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About Music Therapy

Music Therapy

Music Therapy is an evidence based use of musical interventions which are used to accomplish and/or support goals that an individual seeks to achieve. Goals can include the following: 

  • nurturing communication

  • enhancing attention

  • creative self-expression 

  • supporting physical rehabilitation

  • building interpersonal and intra personal skills

  • promoting overall wellness 

Sessions are carried out by qualified and trained music therapists who assess and plan the use of musical interventions (e.g. singing, musical improvisation, playing of instruments, designing listening experiences) to support the development and musical journey of the client.  No prior musical experience or training is required in a music therapy session.

There are many different approaches in Music Therapy. The work at Rejoice is heavily influenced by the Nordoff Robbins Creative Music Therapy approach. 

For more information: 

Nordoff-Robbins Creative Music Therapy

Music therapy at Rejoice Creative Music is heavily influenced by the principles of the humanistic Approach of  "Nordoff-Robbins Creative Music Therapy". This approach is built upon the work by co-founders Dr Clive Robbins ( special educator) and Dr Paul Nordoff (composer)  in the 1960s. A serendipitous meeting had allowed them to explore the use of music in a special education setting, opening new pathways of development for the children with special needs then. The work has since extended to populations such as people in stroke rehabilitation and people coping with neurodegenerative disorders.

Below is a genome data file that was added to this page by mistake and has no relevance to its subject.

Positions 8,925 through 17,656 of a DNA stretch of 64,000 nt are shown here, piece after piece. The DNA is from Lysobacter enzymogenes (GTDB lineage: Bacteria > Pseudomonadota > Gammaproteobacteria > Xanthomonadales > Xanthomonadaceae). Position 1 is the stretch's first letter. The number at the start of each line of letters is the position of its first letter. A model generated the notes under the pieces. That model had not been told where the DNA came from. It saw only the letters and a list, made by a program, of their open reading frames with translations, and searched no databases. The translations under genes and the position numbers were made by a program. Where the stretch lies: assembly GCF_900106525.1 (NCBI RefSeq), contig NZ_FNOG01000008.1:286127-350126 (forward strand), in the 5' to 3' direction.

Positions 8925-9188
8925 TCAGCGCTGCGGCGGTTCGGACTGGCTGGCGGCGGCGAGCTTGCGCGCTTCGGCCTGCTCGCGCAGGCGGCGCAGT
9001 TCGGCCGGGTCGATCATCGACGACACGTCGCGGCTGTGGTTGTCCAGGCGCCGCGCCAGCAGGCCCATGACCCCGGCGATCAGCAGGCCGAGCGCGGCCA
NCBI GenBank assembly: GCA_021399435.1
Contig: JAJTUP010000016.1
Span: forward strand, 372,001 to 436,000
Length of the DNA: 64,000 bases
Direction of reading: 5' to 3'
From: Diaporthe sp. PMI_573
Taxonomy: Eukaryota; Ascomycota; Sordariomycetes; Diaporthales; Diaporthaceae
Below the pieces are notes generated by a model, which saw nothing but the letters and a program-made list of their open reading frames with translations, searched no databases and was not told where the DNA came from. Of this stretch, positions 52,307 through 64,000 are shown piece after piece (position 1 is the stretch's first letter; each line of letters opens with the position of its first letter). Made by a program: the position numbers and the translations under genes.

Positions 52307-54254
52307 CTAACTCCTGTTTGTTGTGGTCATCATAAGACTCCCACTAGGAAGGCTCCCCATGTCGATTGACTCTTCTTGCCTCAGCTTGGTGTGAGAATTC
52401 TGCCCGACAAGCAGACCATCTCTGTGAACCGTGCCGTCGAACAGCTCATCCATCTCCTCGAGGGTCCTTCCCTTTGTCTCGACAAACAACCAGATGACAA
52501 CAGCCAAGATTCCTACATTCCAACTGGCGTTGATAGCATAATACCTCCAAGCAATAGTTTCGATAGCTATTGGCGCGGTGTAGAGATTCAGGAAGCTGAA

The Nordoff-Robbins Creative Music Therapy Approach functions on the premise that every individual has an innate musical sensitivity that enables him/her to respond to music, regardless of pathology.  There is no one format that we follow, instead we focus on music making with the client, however way he/she might be most comfortable with, and according to the needs and goals of him/her.

Find out more about this approach here.

A historical TV interview of NRMT work in NYU: 

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